I'll answer this here with a similar response that I gave Pradeep (the author) via Twitter.
I think ClickHouse is a great technology. It totally beats TimescaleDB for OLAP queries. I'll be the first to admit that.
What our (100+ hour, 3 month analysis) benchmark showed is that for _time-series workloads_, TimescaleDB fared better. 
Pradeep's analysis - while earnest - is essentially comparing OLAP style queries using a dataset that is not very representative of time-series workloads. Which is why the time-series benchmark suite (TSBS)  exists (which we did not create, although we now maintain it). I've asked Pradeep to compare using the TSBS - and he said he'd look into it. 
As a developer, I'm very wary of technologies that claim to be better at everything - especially those who hide their weaknesses. We don't do that at TimescaleDB. For those who read our benchmark closely, we clearly show where ClickHouse beats TimescaleDB, and where TimescaleDB does better. And - despite what many commenters on here may want you to think - we heap loads of praise on ClickHouse.
As a reader of HackerNews, I'm also tired of all the negativity that's developing on this site. People who bully. People who default to accusing others of dishonesty instead of trying to have a meaningful dialogue and reach mutual understanding. People who enter debates wanting to be right, versus wanting to identify the right answer. Disappointingly, this includes some visible influencers whom I personally know. We should all strive to do better, to assume positive intent, and have productive dialogues.
(This is why one of our values at TimescaleDB is "Assume Positive Intent."  I think Hacker News - and the world in general - would be a much better, happier, healthier place if we all just did that.)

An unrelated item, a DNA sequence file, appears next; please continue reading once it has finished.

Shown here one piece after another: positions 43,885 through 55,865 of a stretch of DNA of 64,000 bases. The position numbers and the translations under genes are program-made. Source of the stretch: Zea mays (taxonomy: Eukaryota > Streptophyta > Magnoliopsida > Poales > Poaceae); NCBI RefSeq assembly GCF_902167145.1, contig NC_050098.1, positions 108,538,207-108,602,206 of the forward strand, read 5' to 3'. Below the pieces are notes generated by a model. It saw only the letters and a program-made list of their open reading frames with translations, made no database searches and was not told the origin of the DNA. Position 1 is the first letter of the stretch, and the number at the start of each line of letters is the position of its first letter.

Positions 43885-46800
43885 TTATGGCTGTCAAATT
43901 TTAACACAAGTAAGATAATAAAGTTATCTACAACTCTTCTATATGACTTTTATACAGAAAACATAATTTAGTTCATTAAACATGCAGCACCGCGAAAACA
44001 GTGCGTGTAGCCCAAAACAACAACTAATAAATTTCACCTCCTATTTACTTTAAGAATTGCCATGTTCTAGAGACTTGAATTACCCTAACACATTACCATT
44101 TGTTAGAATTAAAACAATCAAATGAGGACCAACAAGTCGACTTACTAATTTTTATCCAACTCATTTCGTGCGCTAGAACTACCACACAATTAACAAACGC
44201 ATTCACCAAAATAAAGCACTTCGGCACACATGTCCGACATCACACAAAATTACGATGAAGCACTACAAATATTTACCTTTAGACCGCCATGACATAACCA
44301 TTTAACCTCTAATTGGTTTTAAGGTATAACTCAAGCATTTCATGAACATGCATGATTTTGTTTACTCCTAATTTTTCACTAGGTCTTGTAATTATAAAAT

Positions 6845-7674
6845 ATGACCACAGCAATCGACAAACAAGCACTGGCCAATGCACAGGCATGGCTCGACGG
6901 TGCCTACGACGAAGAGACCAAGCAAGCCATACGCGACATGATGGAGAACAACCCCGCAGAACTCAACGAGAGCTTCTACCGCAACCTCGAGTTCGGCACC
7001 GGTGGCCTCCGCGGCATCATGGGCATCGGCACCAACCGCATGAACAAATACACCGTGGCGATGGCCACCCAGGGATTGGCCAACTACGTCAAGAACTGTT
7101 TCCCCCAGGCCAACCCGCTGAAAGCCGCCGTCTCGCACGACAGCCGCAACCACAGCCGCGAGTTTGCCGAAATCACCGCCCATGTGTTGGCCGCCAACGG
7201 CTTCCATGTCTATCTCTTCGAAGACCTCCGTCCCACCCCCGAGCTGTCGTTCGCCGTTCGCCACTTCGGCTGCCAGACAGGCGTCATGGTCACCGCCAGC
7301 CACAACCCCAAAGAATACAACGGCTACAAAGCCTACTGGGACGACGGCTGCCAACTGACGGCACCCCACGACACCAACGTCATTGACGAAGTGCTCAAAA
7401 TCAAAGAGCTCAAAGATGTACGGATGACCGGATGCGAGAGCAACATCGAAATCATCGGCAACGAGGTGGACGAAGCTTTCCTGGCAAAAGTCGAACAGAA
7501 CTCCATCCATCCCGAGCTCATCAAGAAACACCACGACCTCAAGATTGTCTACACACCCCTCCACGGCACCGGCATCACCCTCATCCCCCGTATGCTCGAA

The results which TimescaleDB showed to me seems to show what it is better than ClickHouse in TSBS benchmark (or particular configuration) not for Time Series workloads in general.
In my experience "Time Series" workloads can be defined very broadly (by casual user) and querying log of events can be often seen as such
So while we can debate on an academic level what a "time-series" workload is, if we were to look at the facts we will find that the answer is far more specified that you may think.
Also, Peter, I wonder if you should be more forthcoming with your ClickHouse affiliation.
Everyone reading this thread is aware of my bias because I clearly state my TimescaleDB affiliation. But I didn't realize until very recently (when someone pointed this out to me) that you are affiliated with ClickHouse - eg perhaps as an investor or even founder in Altinity?
It is best practice on Hacker News to be forthcoming with affiliations so that readers can make their own decisions on how to correct for any natural biases made by commenters.
Even looking at your benchmark queries, I'm confused what value it provides over a standard OLTP or OLAP setup.
Often there are other time-related stuff in there as well, but I think the vast majority of use is fast calculation of "mean/max/first value of sensor(s) for X-second buckets".
I understand the "spirit" of your comment and I agree in general.
However something unique that comes to my mind about some TSDBs is automated aggregation of data points (using min/max/avg/whatever functions) into something less granular after that a metric's specific time becomes older than X.
By using a TSDB for example you'll be able to look at datapoints with a max resolution of 10 seconds for metrics collected during the past 7 days, but after that their max resolution will be (aggregated into) e.g. 60-seconds intervals, and so on.
I think that the theory behind it is that you're probably interested at the details for recent stuff, but the older the stuff gets the more you just want to look at the general trend without caring about the details. I can agree with that. In the end by doing these kinds of aggregations in theory everything should be faster & should use less storage (as for older data there are fewer data points).